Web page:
Lois Weber, the First American Woman to Direct a Feature Film

Wikimedia Commons, Public Domain
Wikimedia Commons, Public Domain / Wikimedia Commons, Public Domain

Lois Weber may be the most important filmmaker you’ve never heard of. The first American woman to direct a feature film, the first woman admitted to the Motion Picture Directors Association, and the first female mayor of Universal City, California (the unincorporated area where, to this day, Universal Studios is located), Weber was dubbed “The Greatest Woman Director In The World” by Universal Weekly in 1916. In a 1975 Village Voice article entitled “The Years Have Not Been Kind To Lois Weber,” the paper noted that she had been “forgotten with a vengeance.”

In her time, Weber wasn’t just Hollywood’s most famous female director—she was one of the most famous directors, period. She was also a politically active filmmaker who used her films as a forum for the discussion of issues like birth control, capital punishment, and labor reform. At a time when it was illegal to spread information about birth control, Weber released two feature length-films about the need for contraception education: Where Are My Children? (1916) and The Hand That Rocks The Cradle (1917).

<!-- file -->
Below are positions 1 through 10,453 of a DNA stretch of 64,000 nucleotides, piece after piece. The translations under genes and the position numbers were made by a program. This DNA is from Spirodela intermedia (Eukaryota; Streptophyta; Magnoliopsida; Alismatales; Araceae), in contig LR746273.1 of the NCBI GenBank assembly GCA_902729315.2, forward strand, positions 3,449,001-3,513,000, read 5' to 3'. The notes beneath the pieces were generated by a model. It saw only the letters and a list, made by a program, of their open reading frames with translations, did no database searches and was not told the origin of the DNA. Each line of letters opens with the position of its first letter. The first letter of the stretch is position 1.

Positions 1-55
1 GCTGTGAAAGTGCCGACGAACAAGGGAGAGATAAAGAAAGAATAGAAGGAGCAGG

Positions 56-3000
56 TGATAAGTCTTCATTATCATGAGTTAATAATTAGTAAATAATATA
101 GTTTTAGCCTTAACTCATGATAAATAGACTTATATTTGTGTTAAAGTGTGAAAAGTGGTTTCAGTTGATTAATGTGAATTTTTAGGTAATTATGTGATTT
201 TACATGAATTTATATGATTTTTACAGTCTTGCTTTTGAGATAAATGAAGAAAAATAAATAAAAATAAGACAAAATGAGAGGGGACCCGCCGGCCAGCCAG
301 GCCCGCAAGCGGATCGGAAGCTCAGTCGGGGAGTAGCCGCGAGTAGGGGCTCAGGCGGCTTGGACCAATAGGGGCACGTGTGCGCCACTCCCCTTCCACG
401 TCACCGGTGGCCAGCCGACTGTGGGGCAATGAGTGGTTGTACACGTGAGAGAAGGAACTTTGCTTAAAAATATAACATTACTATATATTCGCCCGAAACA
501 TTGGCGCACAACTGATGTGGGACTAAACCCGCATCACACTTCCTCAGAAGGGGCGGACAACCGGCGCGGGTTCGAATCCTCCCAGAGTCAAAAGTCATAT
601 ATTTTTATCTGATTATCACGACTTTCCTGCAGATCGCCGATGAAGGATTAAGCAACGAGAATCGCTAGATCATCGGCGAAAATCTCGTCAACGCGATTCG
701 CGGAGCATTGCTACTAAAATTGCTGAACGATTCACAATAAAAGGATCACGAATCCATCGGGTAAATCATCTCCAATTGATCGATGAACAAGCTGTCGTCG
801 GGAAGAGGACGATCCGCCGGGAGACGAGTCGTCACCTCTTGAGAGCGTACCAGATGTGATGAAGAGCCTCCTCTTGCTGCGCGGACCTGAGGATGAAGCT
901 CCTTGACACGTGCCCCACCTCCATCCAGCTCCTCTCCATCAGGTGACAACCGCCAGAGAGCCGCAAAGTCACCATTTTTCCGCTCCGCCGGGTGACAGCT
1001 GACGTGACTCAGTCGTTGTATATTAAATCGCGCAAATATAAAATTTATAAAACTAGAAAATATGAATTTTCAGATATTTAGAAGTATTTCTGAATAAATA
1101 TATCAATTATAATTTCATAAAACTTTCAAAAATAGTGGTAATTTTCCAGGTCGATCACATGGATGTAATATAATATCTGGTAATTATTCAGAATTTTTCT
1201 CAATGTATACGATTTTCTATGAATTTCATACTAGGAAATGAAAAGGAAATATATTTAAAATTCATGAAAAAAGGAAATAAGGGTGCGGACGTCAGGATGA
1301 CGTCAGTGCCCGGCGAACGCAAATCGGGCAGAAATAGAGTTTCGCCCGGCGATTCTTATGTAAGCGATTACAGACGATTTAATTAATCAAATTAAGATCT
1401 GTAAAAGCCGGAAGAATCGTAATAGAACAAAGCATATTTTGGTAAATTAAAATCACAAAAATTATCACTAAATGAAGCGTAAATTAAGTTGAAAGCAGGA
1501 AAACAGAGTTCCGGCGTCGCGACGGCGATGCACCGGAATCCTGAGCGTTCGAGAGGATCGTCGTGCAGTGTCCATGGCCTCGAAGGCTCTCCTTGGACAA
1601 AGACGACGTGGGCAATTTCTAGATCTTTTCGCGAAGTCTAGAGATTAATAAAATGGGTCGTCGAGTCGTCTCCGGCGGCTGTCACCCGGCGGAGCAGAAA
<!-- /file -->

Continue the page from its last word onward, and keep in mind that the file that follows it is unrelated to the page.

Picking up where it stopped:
Born in Pennsylvania in 1879, Weber was involved in the arts from a young age. In Lois Weber In Early Hollywood, film historian Shelley Stamp explains that Weber began touring as a concert pianist by age 16, and soon afterward moved to New York City to pursue an acting career. But the young Weber struggled to balance her love of performance with the expectations of her family and community, who saw the performing arts as disreputable. To prove the respectability of her career choices, Weber worked as a missionary in her free time, performing in prisons and hospitals, and working with poor women in New York City’s tenements—experiences that would deeply impact her future filmmaking. By 1904, Weber had fallen in love, and married fellow actor Phillips Smalley.

While touring with Smalley and his theater company, Weber began began writing and selling screenplays in her spare time. Though she stumbled into film almost accidentally, she quickly became a prolific screenwriter. By 1911, she and Smalley were working in the New York City film industry full-time, not only writing scenarios, but directing and acting in short films.